Friday, May 08, 2015

FO: Mitts for Mom!

Dear Mom,

Back in March when you came to visit during the kids' spring break, you started looking for a new knitting project. Your hands are often cold (like mine!), and you had been working on a pair of mitts for yourself but they were turning out too loose. Frustrated, you went on the hunt for a different pattern. We poked around a bit on Ravelry together, and then I remembered that I had just gotten my email newsletter from the PurlBee with a free pattern for cabled mitts, the Traveling Cables Mitts, to be exact. You had a brief look and decided you liked them (you don't obsess over pattern searches like I do, apparently), so down to the basement we went to print off the pattern and pick out some yarn.


Mom, you and I have a healthy respect for each other's stashes. Between your epic stash of quilting fabric and my epic yarn stash, we can pretty much come up with supplies for any project we want! That said, these mitts call for fingering weight yarn, something I don't have terribly much of in my stash...relative to worsted and aran weight, anyway. So it didn't take long for you to choose this herby, earthy green color.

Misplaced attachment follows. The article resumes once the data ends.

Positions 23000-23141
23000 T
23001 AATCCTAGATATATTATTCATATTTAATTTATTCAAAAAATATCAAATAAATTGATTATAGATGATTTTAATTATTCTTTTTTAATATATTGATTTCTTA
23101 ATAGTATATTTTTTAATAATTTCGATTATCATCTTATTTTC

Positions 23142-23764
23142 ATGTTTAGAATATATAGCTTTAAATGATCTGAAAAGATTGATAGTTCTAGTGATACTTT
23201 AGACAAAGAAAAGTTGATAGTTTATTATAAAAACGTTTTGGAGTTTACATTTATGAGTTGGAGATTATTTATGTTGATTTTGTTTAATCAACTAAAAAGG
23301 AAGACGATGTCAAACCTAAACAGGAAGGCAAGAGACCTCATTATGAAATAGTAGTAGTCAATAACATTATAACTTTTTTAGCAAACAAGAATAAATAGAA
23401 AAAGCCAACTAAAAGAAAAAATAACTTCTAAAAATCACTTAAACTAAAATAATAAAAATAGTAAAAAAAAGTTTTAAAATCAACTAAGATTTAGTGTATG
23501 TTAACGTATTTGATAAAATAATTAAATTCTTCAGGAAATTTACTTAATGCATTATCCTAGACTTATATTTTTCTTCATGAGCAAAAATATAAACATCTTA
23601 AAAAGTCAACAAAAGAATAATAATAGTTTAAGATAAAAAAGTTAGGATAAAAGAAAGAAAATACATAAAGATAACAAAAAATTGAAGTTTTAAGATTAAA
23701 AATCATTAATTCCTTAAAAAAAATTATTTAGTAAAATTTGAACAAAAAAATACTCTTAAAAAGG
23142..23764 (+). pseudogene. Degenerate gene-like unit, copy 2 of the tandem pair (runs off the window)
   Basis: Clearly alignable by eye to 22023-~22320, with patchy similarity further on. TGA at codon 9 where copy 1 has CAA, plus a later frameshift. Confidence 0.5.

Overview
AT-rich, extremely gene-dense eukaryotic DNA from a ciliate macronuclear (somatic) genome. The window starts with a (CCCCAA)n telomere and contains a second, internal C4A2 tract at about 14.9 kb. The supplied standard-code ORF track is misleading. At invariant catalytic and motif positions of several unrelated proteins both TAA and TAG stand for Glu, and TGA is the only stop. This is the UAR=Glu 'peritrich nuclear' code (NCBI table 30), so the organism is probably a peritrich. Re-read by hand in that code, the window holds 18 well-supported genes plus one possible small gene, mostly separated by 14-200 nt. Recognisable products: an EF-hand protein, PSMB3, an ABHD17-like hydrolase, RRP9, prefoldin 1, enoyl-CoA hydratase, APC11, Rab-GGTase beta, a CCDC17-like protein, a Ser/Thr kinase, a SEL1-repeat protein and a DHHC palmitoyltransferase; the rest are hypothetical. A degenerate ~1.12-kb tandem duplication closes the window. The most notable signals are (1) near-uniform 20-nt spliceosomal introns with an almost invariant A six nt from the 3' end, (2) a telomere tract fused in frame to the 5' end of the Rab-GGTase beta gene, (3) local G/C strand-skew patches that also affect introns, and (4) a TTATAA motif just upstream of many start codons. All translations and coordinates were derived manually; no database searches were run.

After picking out the yarn, you commented that knitting projects take you forever, and you wondered (perhaps with a bit of a sigh) just when you would get these mitts done. Also, you're not a huge fan of knitting with DPNs, though you know how. Were you dropping hints? Or merely making an observation? Anyway, before I knew it, I had offered to knit them for you. 


This is the sort of project I can whip up in a week! No problem. Or so I thought.


It took more like a month and change to finish this pair of mitts. Granted, I've been busy (April was crazy, and May has been just as bad so far), so there hasn't been as much knitting time as I'd like, but I also managed to screw these up six ways from Sunday and then some. I got the left mitt done in a relatively short time, then knit the right mitt and they weren't the same length. They just weren't. I counted the cables and the rows of ribbing and it was like some weird knitting Twilight Zone where I did the exact same number of things for both mitts, but one was simply longer than the other and there was no explaining why.

So I reknit the right mitt and then discovered I should have reknit the left.

So I reknit the left mitt and managed to mess up the cables every third round and kept tinking back.


Long story short: what should have been a quick, easy project turned into a month-long ordeal and me grousing about mistakes more than usual. I blame the stress of my life at the moment. Normally I don't mess up this often.


As you can see, I did get the mitts done, and they are quite lovely. I was a little bit sad to package them up and send them away, but there is no one more deserving of a hand knitted gift than you, mom. After all, you taught me these skills in the first place. You also have proper respect for The Stash! That means a lot.